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Satan's Subtle Devices

Bible Topics

Satan's Subtle Devices

Bob Yandian

1 Corinthians 6

vs. 12  “All things are lawful for me, but all things are not helpful.  All things are lawful for me, but I will not be brought under the power of any.”

“All things are lawful for me, but all things are not helpful…”  Literally, all things are necessary. All things are not profitable. But he does say, “All things are lawful to me… all things are lawful, but I will not be brought under the power of any.” The word power actually means the rulership or domination. “I will not be brought under the rulership or domination of any.”

Let me qualify what Paul means by “all things are lawful.” He doesn’t mean that sin is lawful. He’s referring to anything outside of sin that people want to qualify as right or wrong in life. In other words, one of Satan’s devices is not only to come at us with sin but if he can’t conquer us with sin, then he’ll try to get us caught up in legitimate things that occupy a lot of our time. And Paul is saying here, “There are a lot of things in life that are legitimate, but I will not be brought under the domination of any of those.”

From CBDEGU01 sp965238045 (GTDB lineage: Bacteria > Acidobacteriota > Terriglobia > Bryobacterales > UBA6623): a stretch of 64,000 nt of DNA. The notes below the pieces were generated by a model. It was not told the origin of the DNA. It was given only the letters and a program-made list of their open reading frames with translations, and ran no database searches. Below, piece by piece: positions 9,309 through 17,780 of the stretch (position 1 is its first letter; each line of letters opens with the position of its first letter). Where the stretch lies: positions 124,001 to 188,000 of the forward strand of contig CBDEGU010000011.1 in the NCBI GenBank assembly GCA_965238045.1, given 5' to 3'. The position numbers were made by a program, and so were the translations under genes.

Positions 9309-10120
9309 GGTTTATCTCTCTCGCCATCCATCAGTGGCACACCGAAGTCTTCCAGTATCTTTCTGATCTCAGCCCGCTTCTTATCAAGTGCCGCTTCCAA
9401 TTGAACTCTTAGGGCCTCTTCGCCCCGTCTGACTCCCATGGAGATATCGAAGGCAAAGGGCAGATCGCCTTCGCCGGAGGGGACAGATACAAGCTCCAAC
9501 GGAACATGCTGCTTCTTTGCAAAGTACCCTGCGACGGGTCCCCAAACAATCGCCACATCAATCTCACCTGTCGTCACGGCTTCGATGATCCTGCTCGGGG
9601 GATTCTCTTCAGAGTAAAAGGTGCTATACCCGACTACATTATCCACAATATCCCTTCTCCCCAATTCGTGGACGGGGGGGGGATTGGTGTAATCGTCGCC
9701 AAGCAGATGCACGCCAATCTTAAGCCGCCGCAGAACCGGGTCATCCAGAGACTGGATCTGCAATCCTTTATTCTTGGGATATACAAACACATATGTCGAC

I’m talking about Satan’s desire and plan for your life.  Just as the Word of God declares that Satan is out to kill, to steal, and to destroy, yet it’s not always by blatant means. It’s not always by the things that we often think. Therefore, demons are not only in the business of coming at us with sin, but if they can’t conquer us with sin, they’ll try to tempt us in other areas of life, in the legitimate areas of life.

Paul goes on to tell us that he’s not saying sin is lawful for him.  What the Word of God declares to be sin is what we need to be careful of.

vs. 13 “Foods for the stomach and the stomach for foods, but God will destroy both it and them. Now the body is not for sexual immorality but for the Lord, and the Lord for the body.”

Now the body is not for fornication “…but for the Lord;  and the Lord for the body.”  Paul draws a distinction here between legitimate things in life and compares those to food for the stomach, but he also talks about illegitimate things in life that would be sinful.